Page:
The commercial salmon fishing industry could get a boost from Kenai Peninsula Borough efforts to help make Cook Inlet sockeye a household name with an established seal of approval.
The borough plan is counting on active marketing of the area's red salmon to help the industry through current troubled times.
At Tuesday's Soldotna Chamber of Commerce luncheon, representatives from the borough's Cook Inlet Sockeye Branding Project presented plans to establish a label for area reds that would be based upon quality superior to that of farmed fish.
The borough's Cook Inlet Sockeye Branding Project will establish a uniform salmon quality management program and build a brand for Cook Inlet reds.
Mark Powell, a commercial fisher and member of the steering committee, said this was something the industry should have come together to do during successful years.
"When the seasons were really booming, there wasn't a lot of money spent on marketing," Powell said. "Through our lack of foresight -- both government and industry -- we were pushed out of a lot of the niche markets."
Borough business development manager Jack Brown said the project will create "vertical integration" within the industry, carrying from the beginning of the industry cycle at the fisher's level through to the marketing end.
"You have all these individual groups coming together for the common good," he said. "Everybody in the salmon fishing industry is going to have to work together."
The first goal of the project would be to establish a quality standard for all sockeyes sold from Cook Inlet. The project will begin enlisting a third-party inspection service to establish the standard and train fishers and processors on what will be the level of quality expected. But Powell said this will only be short-lived.
"Once we have trained inspectors, we won't need (third-party inspectors)," he said.
The standard would include undamaged skin and healthy interiors, which would be attained by chilling salmon immediately after removing them from gill nets. Powell said many farmed salmon are damaged when they are gathered and often can contract diseases more quickly from swimming in closed-in streams as opposed to natural settings.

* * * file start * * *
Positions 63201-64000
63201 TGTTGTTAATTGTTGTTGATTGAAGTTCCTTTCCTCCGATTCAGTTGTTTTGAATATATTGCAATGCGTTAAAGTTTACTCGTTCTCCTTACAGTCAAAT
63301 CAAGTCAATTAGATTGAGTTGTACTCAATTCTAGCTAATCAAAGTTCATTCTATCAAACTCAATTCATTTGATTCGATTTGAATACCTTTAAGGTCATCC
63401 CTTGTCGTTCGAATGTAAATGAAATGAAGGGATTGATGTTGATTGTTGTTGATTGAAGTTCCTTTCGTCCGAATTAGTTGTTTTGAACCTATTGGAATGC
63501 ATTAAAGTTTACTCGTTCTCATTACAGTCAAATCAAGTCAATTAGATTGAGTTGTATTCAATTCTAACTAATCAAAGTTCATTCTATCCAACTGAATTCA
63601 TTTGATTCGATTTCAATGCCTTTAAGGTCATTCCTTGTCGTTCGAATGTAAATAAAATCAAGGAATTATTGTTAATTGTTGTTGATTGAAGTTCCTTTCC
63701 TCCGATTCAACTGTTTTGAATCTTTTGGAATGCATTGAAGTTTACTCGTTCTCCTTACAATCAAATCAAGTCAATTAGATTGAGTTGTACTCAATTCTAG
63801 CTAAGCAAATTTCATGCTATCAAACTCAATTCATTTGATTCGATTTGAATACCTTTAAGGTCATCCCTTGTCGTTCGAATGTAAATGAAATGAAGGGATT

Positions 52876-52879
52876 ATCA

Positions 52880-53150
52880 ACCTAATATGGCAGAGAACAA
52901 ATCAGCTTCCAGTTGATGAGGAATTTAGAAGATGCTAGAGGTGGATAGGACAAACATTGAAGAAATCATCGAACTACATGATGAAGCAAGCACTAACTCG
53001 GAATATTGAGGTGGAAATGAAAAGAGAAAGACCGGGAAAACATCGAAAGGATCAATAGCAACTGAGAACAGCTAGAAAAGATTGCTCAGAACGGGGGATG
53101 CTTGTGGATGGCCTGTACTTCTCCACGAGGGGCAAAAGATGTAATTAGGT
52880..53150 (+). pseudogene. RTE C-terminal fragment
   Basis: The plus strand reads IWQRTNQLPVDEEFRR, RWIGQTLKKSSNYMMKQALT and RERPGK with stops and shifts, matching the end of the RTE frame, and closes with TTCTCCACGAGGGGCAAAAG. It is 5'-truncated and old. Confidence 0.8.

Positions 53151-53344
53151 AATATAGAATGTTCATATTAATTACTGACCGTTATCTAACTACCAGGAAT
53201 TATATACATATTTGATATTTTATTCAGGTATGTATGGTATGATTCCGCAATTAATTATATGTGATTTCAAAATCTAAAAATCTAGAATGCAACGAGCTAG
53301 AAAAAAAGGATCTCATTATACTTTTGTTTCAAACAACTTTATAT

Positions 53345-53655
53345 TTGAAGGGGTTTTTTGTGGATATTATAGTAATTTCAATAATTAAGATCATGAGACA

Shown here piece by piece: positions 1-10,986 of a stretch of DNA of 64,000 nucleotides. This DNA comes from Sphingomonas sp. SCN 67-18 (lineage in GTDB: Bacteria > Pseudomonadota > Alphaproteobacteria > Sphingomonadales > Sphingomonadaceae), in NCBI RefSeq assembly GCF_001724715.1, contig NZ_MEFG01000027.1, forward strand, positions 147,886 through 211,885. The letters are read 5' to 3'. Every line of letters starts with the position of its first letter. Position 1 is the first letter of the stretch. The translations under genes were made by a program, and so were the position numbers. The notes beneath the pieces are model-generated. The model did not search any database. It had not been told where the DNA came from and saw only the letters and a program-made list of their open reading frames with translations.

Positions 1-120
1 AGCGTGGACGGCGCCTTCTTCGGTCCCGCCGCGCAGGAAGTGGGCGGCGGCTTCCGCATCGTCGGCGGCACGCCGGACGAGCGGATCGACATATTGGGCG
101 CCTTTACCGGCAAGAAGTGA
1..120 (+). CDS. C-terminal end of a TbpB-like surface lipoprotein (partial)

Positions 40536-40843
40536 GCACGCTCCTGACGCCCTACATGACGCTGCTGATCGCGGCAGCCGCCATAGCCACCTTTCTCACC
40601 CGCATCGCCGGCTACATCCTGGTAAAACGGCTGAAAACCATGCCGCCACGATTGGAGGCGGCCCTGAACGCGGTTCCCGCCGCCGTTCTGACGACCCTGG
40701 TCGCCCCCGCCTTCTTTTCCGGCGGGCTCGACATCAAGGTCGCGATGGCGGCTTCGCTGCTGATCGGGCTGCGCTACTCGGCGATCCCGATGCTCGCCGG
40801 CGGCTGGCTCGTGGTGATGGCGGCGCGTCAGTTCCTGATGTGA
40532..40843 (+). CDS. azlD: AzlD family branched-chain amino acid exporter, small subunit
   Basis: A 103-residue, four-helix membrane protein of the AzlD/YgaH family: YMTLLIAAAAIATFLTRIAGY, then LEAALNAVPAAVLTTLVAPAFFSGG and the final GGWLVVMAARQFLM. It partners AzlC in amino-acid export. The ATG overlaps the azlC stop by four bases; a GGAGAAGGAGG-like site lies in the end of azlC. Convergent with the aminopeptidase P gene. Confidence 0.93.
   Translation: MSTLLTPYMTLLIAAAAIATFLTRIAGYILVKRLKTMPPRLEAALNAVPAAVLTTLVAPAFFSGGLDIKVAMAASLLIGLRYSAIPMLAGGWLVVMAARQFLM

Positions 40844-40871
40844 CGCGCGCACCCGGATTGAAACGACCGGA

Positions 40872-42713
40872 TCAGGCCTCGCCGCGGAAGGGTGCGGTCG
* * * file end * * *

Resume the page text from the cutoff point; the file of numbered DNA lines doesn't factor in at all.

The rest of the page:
The next goal of the program is to target a well-defined upscale niche market, including high-end restaurants, independent seafood shops and possibly some food service companies.
"In a lot of cases, it would be like back on the East Coast where sockeye sells for like $12 or $13 a pound," Powell said. "It's a matter of getting a small volume of fish on a weekly basis to these buyers year-round. Our focus is going to be, right off, going to the fancy restaurant and saying, 'Wouldn't you like this piece of beautiful fish from Alaska?'"
Brown said the the budget for the first year is expected to be more than $300,000. The borough, he said, is already being awarded a $112,000 grant from the Alaska Manufacturers Association and is seeking more funding -- between $100,000 and $150,000 in grants -- from the Alaska Department of Community Economic Development.
"I feel really strong about our chances," he said.
He said the group will request other monies from the assembly and other peninsula agencies.
Powell said part of the branding label would include shipping fish out fresh during the summer time, as well as fresh-frozen salmon shipped throughout the year. Immediately frozen fish could carry more value over a long term than fresh farmed fish, he said, and indicated the connotation that goes along with the word "fresh" might not always mean the best thing.
"A 2-year-old flash-frozen salmon that was handled well is better than a 5-day-old fresh salmon from the farm," he said. "But you're looking at the word 'fresh,' and there are ways to handle that. We would call our fish 'refresh.'"
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